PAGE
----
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The Saudi Ambassador, Optimism on Iraq, Pessimism on Iran

On Thursday Prince Turki al-Faisal, Saudi Arabia's ambassador to the U.S., gave a luncheon speech put on by the Chicago Council on Foreign Relations and the Economic Club of Chicago. I didn't find anything he said on Wahhabism or Islamic extremism new or revealing, as the proof is always more in the actions in the region as opposed to what is said to non-Muslim audiences in Chicago or London. However, Prince Turki did make two remarks that I found interesting.

The first was on the issue of Iran and nukes. Turki reiterated Saudi Arabia's position that the entire region should be free of nuclear weapons, going out of his way to include Israel. This was met with strong applause from approximately 1/4 to 1/3 of the audience of roughly 400 people. The issue of Israel's nuclear capability is going to become a big issue as the effort to prevent a nuclear Iran continues to move down the tracks. Israel is never going to give up their nukes, which gives people who are not serious about stopping a nuclear Iran the argument of "Well, why can Israel have nukes but not Iran?" Of course there is an argument against this logic (for starters, Israel's Prime Minister is not talking about wiping out or eliminating other countries), but to many otherwise reasonable people this is seen as a fair question and a legitimate point.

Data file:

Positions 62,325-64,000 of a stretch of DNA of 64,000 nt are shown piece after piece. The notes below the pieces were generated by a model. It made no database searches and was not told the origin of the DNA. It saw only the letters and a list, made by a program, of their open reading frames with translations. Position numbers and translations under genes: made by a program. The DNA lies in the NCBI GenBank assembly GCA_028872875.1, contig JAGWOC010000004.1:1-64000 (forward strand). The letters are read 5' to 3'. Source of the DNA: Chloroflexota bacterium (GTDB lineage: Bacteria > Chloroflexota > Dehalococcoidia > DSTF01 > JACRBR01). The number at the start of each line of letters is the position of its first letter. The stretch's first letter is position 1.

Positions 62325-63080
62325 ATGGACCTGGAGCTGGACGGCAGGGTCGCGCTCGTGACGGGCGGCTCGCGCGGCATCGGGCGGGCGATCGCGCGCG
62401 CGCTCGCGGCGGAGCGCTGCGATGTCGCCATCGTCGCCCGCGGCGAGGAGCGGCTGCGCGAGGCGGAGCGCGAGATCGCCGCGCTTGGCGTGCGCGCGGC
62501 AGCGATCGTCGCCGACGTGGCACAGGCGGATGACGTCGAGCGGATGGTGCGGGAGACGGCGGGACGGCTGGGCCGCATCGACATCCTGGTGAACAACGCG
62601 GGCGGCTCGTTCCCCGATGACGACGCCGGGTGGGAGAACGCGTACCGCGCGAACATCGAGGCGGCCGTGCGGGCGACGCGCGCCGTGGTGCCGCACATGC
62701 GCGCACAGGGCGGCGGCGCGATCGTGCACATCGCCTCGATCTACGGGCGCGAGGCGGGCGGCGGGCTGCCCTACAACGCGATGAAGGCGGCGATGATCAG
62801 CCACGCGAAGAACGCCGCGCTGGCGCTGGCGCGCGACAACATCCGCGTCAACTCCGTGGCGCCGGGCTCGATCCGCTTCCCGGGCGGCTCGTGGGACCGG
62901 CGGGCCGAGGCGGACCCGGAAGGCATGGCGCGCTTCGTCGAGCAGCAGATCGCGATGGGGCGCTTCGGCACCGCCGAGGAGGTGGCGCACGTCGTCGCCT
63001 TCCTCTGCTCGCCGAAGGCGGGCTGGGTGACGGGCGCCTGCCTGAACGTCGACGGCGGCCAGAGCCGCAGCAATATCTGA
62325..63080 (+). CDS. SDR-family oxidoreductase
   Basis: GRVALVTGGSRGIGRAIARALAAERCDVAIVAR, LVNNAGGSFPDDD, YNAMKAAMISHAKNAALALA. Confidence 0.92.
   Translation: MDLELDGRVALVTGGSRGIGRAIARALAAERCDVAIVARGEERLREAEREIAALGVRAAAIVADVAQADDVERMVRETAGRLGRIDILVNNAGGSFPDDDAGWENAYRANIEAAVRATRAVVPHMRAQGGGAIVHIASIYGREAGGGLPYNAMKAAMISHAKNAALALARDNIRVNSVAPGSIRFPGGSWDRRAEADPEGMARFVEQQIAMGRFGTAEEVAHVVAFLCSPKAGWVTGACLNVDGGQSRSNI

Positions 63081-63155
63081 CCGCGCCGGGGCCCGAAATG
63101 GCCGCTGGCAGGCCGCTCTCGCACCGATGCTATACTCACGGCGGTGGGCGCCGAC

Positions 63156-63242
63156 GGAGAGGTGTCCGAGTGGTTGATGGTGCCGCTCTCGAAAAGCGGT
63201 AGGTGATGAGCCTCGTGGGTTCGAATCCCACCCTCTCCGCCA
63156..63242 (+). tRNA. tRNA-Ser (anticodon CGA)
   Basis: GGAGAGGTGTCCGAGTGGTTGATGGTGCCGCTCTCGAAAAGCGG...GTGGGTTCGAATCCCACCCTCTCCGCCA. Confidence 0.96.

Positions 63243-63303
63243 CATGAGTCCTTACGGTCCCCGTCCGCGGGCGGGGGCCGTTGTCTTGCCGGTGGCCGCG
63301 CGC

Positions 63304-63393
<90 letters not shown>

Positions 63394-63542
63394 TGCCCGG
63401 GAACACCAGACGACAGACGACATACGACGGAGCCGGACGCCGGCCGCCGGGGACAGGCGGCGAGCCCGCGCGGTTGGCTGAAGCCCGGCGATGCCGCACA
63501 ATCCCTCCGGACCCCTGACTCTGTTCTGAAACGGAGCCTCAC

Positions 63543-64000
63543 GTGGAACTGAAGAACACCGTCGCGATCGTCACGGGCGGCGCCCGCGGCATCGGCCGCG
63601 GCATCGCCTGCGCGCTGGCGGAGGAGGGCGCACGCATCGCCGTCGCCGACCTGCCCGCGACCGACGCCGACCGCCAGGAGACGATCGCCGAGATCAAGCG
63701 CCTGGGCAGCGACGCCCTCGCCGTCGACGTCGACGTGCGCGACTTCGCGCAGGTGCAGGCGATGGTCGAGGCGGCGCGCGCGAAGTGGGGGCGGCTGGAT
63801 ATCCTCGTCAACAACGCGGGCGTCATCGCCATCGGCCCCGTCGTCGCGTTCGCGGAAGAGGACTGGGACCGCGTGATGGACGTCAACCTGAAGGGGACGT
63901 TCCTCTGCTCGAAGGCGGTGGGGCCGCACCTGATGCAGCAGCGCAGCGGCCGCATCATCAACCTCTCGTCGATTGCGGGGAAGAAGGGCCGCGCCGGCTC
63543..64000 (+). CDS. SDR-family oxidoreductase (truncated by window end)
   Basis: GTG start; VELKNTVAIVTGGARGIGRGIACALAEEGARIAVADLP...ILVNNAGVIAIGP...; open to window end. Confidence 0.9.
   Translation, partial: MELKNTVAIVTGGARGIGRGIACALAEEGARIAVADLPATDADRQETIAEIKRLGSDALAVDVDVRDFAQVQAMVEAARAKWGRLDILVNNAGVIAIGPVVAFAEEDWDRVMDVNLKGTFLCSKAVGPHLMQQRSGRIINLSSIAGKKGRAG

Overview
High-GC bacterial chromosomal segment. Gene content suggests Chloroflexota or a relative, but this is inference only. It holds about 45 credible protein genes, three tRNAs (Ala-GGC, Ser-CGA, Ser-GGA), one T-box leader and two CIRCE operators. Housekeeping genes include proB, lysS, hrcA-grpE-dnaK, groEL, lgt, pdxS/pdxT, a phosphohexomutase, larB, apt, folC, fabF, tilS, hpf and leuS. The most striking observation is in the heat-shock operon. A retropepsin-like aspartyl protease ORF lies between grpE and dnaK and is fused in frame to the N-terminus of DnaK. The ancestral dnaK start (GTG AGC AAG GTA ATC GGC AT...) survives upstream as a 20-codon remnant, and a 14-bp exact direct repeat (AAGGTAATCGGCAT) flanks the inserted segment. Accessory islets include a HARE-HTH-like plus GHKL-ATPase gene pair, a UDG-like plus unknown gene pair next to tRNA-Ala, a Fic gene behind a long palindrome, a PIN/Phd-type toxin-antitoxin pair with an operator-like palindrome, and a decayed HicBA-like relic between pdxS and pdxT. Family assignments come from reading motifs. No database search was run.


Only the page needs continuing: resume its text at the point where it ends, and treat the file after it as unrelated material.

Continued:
Al-Faisal's other interesting comment - which I found quite encouraging, as opposed to his position on Iran - was about Iraq. The ambassador went out of his way to say that "the political process has been growing steadily since the removal of Saddam Hussein" and that the government being put together in Baghdad is "truly legitimate and representative of the Iraqi people." I found this to be an unexpected boost of support for the U.S. effort in Iraq, and coupled with the news that the stalemate over the new Iraqi PM may be over, perhaps there is reason for some guarded optimism about the eventual acceptance of a unified Iraqi government.

Of course, I'm aware that the Prince and Saudi Arabia may have their own selfish reasons for wanting to see a stable and functioning Iraq. The last thing the House of Saud wants is Shiite Iran essentially take over a Lebanonized Iraq. But regardless of Prince Turki's motivations, the more governments, institutions and people who see the new Iraqi government as truly "legitimate and representative," the higher the U.S. odds of success.